Text by Tina Wiffen.
As a bat carer I get several calls a year for baby bats that have been found out of their roosts. Young bats are extremely hard to hand rear successfully, and bats do a far better job of raising their pups than bat carers. Kit Wood, from Lancashire, has spent many years trialling a method to get baby bats collected by their mothers. We have been using this system in Northumberland this year with great success.
The idea is to place the pup somewhere where the mother bat can find it and can easily land near to her pup to collect it. My set up is built on a stepladder, with a landing pad made from a cardboard box lid, a hot water bottle and a tea towel (see photo, right). It has been modified with pipe lagging to prevent pups crawling away…
The pups are placed onto this as it is getting dark, near to, BUT not under the roost, and they are kept warm with the hot water bottle.
As the bats emerge there is initially little interest in the pup, but generally after an hour or so a bat will come to have a look at the setup and the pup. Then, hopefully, within 5-15 minutes the bats turn up to inspect the pup and hopefully collect it. Pups are often collected on the second night of trying, we don’t understand why this is, but it does give us two, or even three nights, to get the pup back to its mum.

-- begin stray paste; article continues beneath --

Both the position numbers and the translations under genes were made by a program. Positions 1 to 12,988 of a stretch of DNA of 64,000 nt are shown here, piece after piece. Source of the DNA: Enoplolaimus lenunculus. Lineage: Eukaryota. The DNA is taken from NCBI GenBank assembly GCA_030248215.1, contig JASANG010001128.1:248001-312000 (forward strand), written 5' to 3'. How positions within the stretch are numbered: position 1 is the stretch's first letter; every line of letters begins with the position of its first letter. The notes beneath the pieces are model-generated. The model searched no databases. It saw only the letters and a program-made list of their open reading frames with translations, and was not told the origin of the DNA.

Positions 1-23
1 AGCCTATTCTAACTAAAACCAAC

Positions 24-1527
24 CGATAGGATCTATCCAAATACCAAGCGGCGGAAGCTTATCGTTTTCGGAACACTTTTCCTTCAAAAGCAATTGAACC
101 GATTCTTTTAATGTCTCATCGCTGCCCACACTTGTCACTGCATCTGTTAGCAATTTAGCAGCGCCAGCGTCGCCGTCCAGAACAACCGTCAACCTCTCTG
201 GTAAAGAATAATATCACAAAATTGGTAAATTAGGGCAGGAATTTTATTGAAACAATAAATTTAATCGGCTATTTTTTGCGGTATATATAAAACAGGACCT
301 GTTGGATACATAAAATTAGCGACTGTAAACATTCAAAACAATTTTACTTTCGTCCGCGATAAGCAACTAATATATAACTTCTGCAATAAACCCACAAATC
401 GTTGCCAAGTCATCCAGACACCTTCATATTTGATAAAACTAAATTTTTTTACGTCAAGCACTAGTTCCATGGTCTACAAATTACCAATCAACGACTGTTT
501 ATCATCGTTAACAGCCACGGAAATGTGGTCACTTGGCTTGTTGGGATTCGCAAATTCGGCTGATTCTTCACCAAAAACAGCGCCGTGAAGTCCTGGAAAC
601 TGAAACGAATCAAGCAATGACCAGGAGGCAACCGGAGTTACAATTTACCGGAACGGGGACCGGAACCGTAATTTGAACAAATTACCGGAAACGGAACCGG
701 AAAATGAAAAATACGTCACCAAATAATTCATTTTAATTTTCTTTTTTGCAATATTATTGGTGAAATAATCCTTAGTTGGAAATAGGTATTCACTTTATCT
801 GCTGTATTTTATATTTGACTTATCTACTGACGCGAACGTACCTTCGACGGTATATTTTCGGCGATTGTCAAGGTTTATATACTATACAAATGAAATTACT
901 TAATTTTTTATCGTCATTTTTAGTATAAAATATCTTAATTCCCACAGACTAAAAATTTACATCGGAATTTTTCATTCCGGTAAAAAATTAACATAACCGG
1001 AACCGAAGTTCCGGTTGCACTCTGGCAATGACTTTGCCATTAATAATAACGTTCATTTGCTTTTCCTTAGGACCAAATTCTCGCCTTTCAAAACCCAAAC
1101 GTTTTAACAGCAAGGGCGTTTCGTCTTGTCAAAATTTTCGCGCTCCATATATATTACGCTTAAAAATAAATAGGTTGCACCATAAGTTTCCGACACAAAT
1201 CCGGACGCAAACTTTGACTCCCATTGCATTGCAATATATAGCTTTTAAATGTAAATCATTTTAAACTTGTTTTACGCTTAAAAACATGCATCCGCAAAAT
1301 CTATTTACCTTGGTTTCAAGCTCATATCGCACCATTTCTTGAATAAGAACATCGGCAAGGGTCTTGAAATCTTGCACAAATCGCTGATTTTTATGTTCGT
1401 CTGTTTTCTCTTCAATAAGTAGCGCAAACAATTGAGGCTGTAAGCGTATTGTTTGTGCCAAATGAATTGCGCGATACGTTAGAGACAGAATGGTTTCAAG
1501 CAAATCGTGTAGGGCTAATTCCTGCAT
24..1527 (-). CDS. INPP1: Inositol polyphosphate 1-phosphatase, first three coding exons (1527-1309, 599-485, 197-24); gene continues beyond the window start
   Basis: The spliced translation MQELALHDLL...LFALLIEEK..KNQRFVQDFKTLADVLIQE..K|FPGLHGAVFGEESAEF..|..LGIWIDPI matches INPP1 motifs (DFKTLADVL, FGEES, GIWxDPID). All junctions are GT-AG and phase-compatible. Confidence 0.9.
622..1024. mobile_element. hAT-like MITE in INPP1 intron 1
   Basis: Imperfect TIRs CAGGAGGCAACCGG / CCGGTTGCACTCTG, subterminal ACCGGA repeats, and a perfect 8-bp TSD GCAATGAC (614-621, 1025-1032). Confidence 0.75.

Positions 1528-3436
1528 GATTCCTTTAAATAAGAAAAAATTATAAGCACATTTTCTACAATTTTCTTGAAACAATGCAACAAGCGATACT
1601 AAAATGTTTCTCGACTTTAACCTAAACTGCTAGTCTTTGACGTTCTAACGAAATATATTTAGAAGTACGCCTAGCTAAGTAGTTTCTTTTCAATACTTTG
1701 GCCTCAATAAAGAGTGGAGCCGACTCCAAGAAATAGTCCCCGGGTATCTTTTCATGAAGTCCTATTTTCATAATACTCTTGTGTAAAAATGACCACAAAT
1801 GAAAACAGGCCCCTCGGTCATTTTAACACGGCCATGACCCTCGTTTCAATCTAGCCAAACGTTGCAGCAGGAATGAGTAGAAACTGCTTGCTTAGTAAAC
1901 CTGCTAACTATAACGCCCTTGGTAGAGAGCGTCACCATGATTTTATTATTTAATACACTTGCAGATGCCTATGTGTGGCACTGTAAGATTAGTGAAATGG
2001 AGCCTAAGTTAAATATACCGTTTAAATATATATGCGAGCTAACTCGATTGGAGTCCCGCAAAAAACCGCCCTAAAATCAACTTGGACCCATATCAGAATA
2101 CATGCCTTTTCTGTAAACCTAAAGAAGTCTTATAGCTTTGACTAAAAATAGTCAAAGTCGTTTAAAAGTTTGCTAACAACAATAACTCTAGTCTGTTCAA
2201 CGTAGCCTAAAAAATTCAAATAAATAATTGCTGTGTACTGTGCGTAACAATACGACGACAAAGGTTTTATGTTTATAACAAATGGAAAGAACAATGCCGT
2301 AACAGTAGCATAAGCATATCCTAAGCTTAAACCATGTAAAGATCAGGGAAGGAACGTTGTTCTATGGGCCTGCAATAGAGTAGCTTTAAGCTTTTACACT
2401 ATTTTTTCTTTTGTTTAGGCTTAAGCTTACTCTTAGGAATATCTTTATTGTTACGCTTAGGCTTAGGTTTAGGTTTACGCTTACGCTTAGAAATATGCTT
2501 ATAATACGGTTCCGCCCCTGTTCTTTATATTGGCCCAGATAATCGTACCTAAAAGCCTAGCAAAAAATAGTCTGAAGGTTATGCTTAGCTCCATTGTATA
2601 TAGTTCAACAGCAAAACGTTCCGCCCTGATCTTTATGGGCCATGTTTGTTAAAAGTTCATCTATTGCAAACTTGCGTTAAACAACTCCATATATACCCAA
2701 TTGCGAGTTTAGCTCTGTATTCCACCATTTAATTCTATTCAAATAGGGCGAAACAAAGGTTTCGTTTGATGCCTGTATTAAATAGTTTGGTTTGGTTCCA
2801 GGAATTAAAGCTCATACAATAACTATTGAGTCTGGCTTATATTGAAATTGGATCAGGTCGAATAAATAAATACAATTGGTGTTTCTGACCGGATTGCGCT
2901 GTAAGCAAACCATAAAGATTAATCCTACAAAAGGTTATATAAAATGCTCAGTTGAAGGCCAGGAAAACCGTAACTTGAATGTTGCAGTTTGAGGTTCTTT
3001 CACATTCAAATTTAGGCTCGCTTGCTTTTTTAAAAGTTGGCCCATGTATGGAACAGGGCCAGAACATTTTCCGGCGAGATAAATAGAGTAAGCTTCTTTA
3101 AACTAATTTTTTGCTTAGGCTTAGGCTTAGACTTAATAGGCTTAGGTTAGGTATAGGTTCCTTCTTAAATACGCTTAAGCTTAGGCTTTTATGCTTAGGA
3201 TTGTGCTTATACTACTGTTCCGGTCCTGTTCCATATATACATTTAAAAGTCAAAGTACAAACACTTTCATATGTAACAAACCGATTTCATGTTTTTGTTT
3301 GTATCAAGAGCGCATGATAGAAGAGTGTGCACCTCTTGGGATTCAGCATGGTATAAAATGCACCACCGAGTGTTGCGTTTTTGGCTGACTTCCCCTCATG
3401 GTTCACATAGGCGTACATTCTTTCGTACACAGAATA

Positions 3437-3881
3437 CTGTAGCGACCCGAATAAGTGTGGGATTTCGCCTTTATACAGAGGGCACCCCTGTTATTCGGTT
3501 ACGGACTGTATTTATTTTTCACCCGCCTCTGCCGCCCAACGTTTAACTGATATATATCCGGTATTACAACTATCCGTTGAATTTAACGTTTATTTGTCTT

Its brilliant when it happens, the adults will start to swarm around the pup touching off and even landing to inspect the pup. The pup will respond by calling, there is so much activity, often after nothing at all for over an hour, and then if it all goes to plan, the mother will land, suckle her pup, and then take it with her. It is such an amazing thing to watch…
To see this happening, click on the video links below: